NorthPark Center, Dallas
DALLAS--The holiday merchandising spirit--along with the chain's traditional moderate pricing--permeated the misses' sportswear department on a recent visit to the big J.C. Penney store at NorthPark Center here.
Festive apparel was prominently displayed along with Christmas trees, wreaths, red and gold banners and holiday posters. Among the styles fronting the aisles were: Jones Wear's black and metallic gold plaid jackets and skirts; gold lamé tunics and pants by Anthony Mark Hankins; sequined and beaded cotton sweaters by Alfred Dunner, and novelty cotton sweaters with holiday themes by Crystal Kobe.
The misses' sportswear and dress departments have choice real estate in the store, flanking the cosmetics area at the mall entrance. Sportswear was divided into a series of boutiques and departments on an aisle that threads a U shape through the store. A saleswoman was on the spot or easily accessible in every area.
Prices were all moderate--a jacket might typically be $54 to $110; a silk blouse, $30; a velvet vest, $22; a cotton knit embroidered sweater, $48; skirts, about $35, a pair of pants, $30 to $50.
The department next to the mall entrance was backed by a warm wood veneer wall fixture bearing a gold Jones Wear sign. The line's conservative career apparel dominated, including single- and double-breasted jackets in wine and navy with matching skirts and camel acrylic and wool twin sets.
The boutique also stocked updated career looks by Penney's own Jacqueline Ferrar label, jackets by David N., and novelty rugged-looking jackets by Brandon Thomas--including a hip-length cognac suede style with a whipstitched shawl collar.
Wall displays in the Norton McNaughton department across the aisle showed wool jackets with contrasting velour collars and buttons, solid gold and silver metallic sweaters and McNaughton Wear casual navy, gold and white knit separates with a nautical theme.
The area also stocked such looks as Black Watch and red tartan jumpers and walking shorts by Michele, and easy tunic and skirt separates in a chestnut and gold polyester print by A.K.F.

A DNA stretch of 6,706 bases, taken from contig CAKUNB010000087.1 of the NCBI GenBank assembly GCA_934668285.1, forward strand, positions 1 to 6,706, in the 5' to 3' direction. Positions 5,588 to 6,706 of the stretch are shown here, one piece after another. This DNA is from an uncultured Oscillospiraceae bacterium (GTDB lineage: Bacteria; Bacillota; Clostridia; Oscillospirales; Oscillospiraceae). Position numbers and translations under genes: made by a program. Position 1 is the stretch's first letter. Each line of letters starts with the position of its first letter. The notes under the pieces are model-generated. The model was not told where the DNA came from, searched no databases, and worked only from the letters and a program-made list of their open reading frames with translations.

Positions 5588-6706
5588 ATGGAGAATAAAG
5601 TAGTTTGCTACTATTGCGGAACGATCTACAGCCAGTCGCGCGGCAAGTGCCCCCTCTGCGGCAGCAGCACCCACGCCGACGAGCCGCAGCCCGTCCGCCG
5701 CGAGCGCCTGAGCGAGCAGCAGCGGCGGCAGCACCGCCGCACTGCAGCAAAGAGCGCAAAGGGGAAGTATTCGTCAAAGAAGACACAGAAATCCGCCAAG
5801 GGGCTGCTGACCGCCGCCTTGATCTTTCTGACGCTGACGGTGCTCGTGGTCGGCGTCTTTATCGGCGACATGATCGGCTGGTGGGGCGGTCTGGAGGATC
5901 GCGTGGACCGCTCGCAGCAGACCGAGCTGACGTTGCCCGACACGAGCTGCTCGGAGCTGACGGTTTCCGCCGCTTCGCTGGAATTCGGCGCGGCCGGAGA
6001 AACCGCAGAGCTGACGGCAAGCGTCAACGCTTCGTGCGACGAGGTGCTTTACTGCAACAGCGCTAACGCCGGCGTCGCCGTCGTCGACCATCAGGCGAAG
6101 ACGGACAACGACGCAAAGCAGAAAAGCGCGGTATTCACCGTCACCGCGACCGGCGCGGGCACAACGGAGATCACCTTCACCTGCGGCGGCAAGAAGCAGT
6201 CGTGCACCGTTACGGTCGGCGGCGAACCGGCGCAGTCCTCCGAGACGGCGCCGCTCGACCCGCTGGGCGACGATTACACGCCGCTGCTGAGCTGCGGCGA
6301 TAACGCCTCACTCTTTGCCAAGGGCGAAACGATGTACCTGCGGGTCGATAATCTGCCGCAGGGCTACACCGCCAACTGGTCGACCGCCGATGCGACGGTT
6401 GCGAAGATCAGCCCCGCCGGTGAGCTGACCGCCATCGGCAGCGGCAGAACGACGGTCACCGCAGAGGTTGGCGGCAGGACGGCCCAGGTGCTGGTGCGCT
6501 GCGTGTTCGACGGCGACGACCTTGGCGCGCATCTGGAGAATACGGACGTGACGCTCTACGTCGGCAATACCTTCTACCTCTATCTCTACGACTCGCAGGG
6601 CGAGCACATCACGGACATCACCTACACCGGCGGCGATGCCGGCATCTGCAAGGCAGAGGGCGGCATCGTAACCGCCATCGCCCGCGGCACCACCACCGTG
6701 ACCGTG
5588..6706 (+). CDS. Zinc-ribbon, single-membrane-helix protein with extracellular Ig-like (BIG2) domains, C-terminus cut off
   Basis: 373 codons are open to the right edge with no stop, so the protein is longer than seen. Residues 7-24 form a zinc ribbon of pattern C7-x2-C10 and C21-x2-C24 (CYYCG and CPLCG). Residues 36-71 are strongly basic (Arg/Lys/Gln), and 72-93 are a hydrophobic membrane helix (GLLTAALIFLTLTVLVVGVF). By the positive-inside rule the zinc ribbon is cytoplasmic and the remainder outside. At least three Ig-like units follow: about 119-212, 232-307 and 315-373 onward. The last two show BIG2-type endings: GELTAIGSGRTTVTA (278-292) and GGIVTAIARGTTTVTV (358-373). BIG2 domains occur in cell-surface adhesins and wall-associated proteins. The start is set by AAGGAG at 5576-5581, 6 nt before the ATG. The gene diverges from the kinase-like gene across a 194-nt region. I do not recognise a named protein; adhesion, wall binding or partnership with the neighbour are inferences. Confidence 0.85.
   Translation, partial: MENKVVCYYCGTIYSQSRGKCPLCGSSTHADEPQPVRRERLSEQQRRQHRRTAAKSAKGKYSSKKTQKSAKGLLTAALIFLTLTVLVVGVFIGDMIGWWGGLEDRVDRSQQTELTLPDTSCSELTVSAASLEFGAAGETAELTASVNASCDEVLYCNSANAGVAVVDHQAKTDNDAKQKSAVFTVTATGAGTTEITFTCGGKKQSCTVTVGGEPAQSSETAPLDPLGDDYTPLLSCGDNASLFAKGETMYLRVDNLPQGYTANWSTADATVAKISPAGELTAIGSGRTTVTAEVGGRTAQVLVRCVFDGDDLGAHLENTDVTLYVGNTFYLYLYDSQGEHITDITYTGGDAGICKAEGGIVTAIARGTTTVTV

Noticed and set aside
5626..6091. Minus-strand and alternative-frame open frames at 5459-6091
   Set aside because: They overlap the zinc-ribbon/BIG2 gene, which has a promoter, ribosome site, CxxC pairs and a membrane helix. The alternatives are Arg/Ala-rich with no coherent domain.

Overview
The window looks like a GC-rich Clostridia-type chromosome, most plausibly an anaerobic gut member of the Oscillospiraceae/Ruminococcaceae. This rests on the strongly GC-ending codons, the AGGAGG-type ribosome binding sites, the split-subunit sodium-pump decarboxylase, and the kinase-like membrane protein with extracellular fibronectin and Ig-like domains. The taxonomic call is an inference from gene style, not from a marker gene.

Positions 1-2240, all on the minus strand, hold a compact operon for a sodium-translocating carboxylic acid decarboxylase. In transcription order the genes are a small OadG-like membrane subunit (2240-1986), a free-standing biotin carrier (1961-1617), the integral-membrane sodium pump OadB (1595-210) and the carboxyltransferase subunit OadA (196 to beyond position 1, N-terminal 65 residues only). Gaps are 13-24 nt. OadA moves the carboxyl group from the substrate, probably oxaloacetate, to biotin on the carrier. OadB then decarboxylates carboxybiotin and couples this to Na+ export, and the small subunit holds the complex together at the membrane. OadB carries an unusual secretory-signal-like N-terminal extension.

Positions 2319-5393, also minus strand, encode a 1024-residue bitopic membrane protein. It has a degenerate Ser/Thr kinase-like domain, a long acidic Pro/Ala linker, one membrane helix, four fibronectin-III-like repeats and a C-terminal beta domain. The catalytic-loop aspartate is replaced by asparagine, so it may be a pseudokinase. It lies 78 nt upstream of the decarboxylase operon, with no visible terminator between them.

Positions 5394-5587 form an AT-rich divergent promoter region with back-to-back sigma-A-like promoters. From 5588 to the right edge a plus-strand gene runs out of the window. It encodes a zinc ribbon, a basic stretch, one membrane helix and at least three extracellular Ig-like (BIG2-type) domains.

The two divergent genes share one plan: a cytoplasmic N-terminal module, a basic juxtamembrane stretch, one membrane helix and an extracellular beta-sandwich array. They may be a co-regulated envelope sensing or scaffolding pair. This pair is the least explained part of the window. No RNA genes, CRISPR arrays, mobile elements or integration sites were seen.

Next door was a blouse nook with lots of solid silk or polyester styles plus black and multicolored printed velvet vests, mostly by Penney's Christie and Jill label.
The chain's well-known Worthington label, which does classic looks, was ensconced in a big, wood-toned boutique. It featured brown tweed jackets with coordinating vests, blouses and bottoms plus red and jewel-toned jackets and bottoms, and sweaters in floral and geometric patterns.
The nearby corner area was crammed with basics and clearance apparel, including pants by Counterparts and Sag Harbor and novelty printed velour vests and jackets by Très Paquette. Across sat an Alfred Dunner department that in addition to its abundance of Dunner merchandise prominently housed a fixture carrying a Leslie Fay Sportswear sign and bearing plaid and checked jackets and skirts.
A substantial selection of novelty sweaters carried a variety of labels plus Penney's Cabin Creek casual, embellished knitwear line. Basic solid and printed turtlenecks and matching pull-on knit pants by Penney's Hunt Club label were arrayed across the aisle.
Around the corner was a department for Mixit--Penney's most trendy misses' label--offering vests over long blouses, chenille sweaters, a short metallic A-line swing dress, and a variety of jackets, knit tops and pants. A jeans department stocking Levi's, Dockers and other labels rounded out the offerings.